Chemosafety: How to Be Safe when handling Chemotherapy drugs
Chemotherapy, colloquially called “chemo”, uses strong medication to target and eradicate cancer cells. These can cause potential unnecessary harm to those without cancer, so it is safest to avoid contact with the drugs as much as possible. Around the world, many associations have set out guidelines for the safe handling of cytotoxic drugs which recommend the types of specific procedures and equipment that will offer maximum protection for the operator.
All medical, nursing and pharmacy staff must ensure they are familiar with the guidelines. Everyone, including those involved in the transport, preparation, administration and/or disposal of cytotoxic waste must attend appropriate training to ensure the protection of the operator, the environment and the patient. The training required differs on the position of the personnel and the recommendations via their professional bodies.
So what type of Personal Protective Equipment (PPE) should be used and why?
- Gloves specifically manufactured for chemotherapy and that are powder and latex free are recommended
- All gloves should be long enough to cover wrist cuffs
- Gloves should be changed regularly especially immediately after drug administration or if contamination or puncture occurs
- Gowns must be worn when chemotherapy agents are being manipulated and administered
- Polyethylene-coated polypropylene or other laminate is recommended
- Ensure that your gowns are tested against cytotoxic drugs to ensure no risk of drugs or contaminants being passed through the lining
Eye & Face Protection
- Face protection such as face shields are recommended to be worn when administering and manipulating chemotherapy drugs or at any time there are identified risks of splashes or spillage
- Googles are also recommended to be worn as an added preventative measure as eye glasses and contact lenses are not adequate as there is considerate risk of absorption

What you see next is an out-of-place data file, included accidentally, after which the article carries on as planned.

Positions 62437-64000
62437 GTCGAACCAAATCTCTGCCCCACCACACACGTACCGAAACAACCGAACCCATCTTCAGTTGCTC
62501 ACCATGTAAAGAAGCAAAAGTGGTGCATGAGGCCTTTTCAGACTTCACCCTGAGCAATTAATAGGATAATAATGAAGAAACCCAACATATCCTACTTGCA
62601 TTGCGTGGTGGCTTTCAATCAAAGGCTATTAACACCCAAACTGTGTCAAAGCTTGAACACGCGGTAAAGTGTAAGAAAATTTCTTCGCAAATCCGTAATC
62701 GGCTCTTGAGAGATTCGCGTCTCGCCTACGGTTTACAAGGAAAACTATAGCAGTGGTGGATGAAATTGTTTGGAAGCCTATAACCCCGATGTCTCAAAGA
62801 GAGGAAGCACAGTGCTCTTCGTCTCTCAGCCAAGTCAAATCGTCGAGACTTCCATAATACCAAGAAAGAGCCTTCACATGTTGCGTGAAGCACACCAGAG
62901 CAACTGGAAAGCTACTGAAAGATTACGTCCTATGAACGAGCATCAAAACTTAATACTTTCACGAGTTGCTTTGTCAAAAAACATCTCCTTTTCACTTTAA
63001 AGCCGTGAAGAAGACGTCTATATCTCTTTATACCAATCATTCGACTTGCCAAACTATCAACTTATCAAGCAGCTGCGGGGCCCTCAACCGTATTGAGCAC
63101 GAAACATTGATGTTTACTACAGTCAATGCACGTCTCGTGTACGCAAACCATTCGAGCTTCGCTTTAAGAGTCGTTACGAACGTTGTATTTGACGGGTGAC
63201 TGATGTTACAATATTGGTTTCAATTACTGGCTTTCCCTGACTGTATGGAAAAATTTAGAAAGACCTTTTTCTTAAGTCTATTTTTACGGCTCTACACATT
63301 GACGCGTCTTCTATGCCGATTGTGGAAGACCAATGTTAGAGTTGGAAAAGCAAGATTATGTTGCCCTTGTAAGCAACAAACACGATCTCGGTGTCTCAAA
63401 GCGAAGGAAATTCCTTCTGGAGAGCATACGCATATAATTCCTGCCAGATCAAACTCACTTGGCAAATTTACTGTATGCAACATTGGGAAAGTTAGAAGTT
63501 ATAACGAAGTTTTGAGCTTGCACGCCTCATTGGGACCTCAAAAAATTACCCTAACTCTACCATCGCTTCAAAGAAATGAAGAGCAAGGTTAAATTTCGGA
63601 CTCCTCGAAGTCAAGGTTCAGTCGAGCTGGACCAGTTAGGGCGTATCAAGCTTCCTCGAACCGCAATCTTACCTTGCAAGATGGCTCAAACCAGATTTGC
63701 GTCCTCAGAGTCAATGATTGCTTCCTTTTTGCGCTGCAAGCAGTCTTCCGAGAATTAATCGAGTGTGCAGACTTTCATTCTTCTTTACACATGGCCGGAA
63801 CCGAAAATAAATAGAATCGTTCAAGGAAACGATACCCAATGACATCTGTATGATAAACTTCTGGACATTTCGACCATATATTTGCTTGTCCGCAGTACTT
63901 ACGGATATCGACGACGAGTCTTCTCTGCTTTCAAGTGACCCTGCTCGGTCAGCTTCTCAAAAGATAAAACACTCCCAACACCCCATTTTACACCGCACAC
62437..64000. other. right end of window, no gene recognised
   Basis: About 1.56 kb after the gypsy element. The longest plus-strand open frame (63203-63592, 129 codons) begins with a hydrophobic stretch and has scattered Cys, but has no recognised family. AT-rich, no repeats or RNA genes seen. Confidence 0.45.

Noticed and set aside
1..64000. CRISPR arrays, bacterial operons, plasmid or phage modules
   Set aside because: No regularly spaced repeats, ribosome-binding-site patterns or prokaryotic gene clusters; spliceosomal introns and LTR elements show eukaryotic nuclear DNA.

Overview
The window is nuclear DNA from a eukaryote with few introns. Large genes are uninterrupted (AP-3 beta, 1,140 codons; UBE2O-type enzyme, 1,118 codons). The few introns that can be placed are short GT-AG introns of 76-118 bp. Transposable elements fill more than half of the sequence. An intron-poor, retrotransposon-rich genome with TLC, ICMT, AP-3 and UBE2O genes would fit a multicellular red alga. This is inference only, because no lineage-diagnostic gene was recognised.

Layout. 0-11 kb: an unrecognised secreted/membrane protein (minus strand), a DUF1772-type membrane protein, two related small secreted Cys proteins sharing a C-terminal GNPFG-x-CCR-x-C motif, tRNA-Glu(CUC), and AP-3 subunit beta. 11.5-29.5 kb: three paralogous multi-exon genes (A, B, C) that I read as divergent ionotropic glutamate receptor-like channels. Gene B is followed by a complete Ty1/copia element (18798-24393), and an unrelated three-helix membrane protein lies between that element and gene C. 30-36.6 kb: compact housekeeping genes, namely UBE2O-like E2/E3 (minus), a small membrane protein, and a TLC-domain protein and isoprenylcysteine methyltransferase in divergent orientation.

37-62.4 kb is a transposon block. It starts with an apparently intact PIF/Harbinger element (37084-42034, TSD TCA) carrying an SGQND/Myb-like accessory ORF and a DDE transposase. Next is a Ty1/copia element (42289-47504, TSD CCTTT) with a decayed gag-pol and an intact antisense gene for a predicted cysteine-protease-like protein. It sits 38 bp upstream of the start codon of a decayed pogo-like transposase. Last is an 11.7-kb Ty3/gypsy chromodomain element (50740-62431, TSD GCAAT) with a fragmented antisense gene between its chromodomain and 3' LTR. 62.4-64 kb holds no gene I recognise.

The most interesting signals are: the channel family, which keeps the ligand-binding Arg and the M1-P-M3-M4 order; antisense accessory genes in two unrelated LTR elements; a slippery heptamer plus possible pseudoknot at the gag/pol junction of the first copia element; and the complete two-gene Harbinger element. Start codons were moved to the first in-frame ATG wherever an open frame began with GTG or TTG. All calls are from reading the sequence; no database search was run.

- Masks are recommended to be worn throughout the process of drug manipulation and administration
- Masks need to be designed to protect against aerosolised particles and should be fit tested
- Masks should be changed regularly especially when contamination has occurred or when it no longer seals to the face
Key things to consider to avoid cross contamination:
- Ensure you are not using your phone, typing on a computer keyboard, programming IV pumps, opening doors and cabinets or touching other body parts when wearing contaminated gloves. Consider all touch points as potential risk areas and remember to consider anything touched while wearing contaminated gear
- Investigate all PPE before wearing for any defects or holes
- Make sure all disposable PPE is not reused and disposed of appropriately
Clean Room Garments are the market leaders in supplying contamination and infection control solutions to the Australasian market. We have a range of chemo safety products (including gowns, administration kits, spill kits and gloves just to name a few), that have been tested against cytotoxic drugs to ensure maximum safety for the wearer. Get in touch with us today to organise your chemo safety equipment.